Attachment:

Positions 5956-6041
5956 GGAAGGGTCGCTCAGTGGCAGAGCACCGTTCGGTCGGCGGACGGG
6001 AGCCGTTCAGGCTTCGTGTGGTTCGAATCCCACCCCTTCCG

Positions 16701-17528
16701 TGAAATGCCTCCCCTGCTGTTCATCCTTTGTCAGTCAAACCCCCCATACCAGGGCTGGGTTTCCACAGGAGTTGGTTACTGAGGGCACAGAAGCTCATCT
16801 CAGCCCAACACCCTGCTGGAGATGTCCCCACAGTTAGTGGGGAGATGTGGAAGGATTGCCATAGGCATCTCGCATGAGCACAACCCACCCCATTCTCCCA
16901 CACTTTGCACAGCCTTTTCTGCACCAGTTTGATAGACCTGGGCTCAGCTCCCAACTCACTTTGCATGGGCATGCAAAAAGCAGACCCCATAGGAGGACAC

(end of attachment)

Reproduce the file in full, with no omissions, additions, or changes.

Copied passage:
Positions 5956-6041
5956 GGAAGGGTCGCTCAGTGGCAGAGCACCGTTCGGTCGGCGGACGGG
6001 AGCCGTTCAGGCTTCGTGTGGTTCGAATCCCACCCCTTCCG

Positions 16701-17528
16701 TGAAATGCCTCCCCTGCTGTTCATCCTTTGTCAGTCAAACCCCCCATACCAGGGCTGGGTTTCCACAGGAGTTGGTTACTGAGGGCACAGAAGCTCATCT
16801 CAGCCCAACACCCTGCTGGAGATGTCCCCACAGTTAGTGGGGAGATGTGGAAGGATTGCCATAGGCATCTCGCATGAGCACAACCCACCCCATTCTCCCA
16901 CACTTTGCACAGCCTTTTCTGCACCAGTTTGATAGACCTGGGCTCAGCTCCCAACTCACTTTGCATGGGCATGCAAAAAGCAGACCCCATAGGAGGACAC